Robyn Hoode has loved a good story her whole life. She is editing The Curse Fulfilled, the first book of the Drake Elliot series and writing the first book of the King’s Destiny trilogy. And though she says she’s an Elf who lives in Gondor with a talking cat, she really lives in Indiana with her parents and siblings, reading and writing and enjoying a life she couldn’t possibly make up.
Book Summaries
The Curse Fulfilled—An ancient curse, a dragon, and a quest for a sword. Stay Tuned.
King’s Destiny Trilogy- Book I—He’s got a lot against him. But he’s the king, whether or not his people think he can do the job.
  Thank you for coming by today, Robyn! (Even if you did make me wish your books were out now so I could read them!)

 Quote is from Doctor Who, and if you didn't know that I shan't be sharing any more of John's cookies with you.

 Allons-y!

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12 comments :

  1. Lovely interview! I love it when I hear of other people who had imaginary friends and made up elaborate stories with Barbies. American Girl Dolls aren't bad either. =)

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    1. Yes, AG Dolls aren't bad, either. :) But I only have one and the "adventures" I had with her are far less than the Barbies and Polly Pockets.

      ~Robyn Hoode

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  2. Thanks for interviewing me, Jack. It was fun. And I'm glad to hear that you like the sound of my books. :)

    I'll be back to respond to comments tomorrow. Today, I'm going on an adventure!

    ~Robyn Hoode

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  3. Great interview! I agree–bows and archery are pretty cool. It's not exactly the easiest thing in the world (I speak from experience) but it certainly looks awesome!

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    1. Thanks, Jessica.
      Yeah, archery looks so cool.

      ~Robyn Hoode

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  4. I have a book that was inspired by my two barbies and Jess, my AG doll. I haven't gotten very far on it, but it is a rather interesting story.

    Most of my MC's have been girls, but lately, some of my boys have become a bit more opinionated. There's a focus to their POV that girls don't usually have.

    A fantasy book should not claim to be fantasy unless there isn't at least a hint of a dragon.

    I'm with you when it comes to the sword/bow debate. They're both good in their place. Personally, I prefer a nice, sturdy stick, but most of my characters pick one or the other of the other two. *Glares at characters*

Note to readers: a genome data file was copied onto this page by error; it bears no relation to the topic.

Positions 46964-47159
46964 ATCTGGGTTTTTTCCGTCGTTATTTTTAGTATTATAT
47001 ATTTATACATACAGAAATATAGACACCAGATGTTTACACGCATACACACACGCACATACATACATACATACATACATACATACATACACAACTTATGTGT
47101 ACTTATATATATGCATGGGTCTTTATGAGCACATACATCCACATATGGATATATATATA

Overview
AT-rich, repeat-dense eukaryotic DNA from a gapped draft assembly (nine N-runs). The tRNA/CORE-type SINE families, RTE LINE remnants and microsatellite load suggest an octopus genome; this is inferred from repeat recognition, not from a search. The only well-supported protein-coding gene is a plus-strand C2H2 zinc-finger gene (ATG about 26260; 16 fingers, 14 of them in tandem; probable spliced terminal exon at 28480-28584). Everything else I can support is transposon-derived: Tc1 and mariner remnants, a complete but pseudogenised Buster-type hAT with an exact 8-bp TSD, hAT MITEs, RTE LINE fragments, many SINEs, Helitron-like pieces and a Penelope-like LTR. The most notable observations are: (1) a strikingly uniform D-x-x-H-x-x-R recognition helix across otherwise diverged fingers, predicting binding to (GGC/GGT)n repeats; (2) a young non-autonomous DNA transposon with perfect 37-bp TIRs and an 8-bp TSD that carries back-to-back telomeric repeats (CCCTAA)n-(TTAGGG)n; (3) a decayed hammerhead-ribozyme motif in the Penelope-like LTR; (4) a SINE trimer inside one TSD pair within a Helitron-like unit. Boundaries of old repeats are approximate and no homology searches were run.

Ooh! Now I really want to read your book! It sounds really good! Nice interview, Robyn!

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    1. I used to think I wrote boys because I chose them for their physical strength-- I can beat them up and they endure it better than girls. But I think now the MCs come to me gender already decided.
      You know what Tolkien said? "It simply isn't an adventure worth telling if there aren't any dragons."
      I'm glad to hear that I have another potential reader. Thank you, Kendra! It makes me want to edit. :)


      ~Robyn Hoode


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    2. Hee Hee. Actuallly, my first male POV that I seriously attempted was a wimp. His female opposite could handle much more than he could. But he's shaping up into a fine young man that she's able to look up to. (I have not finished the book, unfortunately, though I think I'm in the home stretch at long last.)

      I know, and since Tolkien is the expert when it comes to fantasy, we have to believe him. (And slide dragons into our book.)

      I've been interested in your book ever since I read the description on NaNo. Each time you talk about it, I only get more intrigued!

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    3. I think I heard Tolkien called "The Father of Modern Fantasy." But you know something? I don't recall any dragons in The Lord of the Rings. Hmm.

      I finished Do You Take This Quest. You surprised me with the old man. I was thinking that he would be someone else. :)

      ~Robyn

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    4. I forgot to say that I liked the book! *facepalm*

      I liked the book, Kendra! :)

      ~RH

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  5. No, now that I think about it, there aren't any dragons in LotR, but with the monster in the pool, the balrog, and those winged creatures that the Nazgul ride, it makes up for the lack.

    I'm pleased to hear that you liked my humble story. The old man surprised me. (In a backwards kind of way. I knew who he was when I started writing with him, but until then, I thought he was dead. I had been trying to write the book in a very different manner.)

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  6. I suppose the Nazgul are rather dragon-like. For that matter, Toothless in How To Train Your Dragon looks like a Nazgul. :)

    ~RH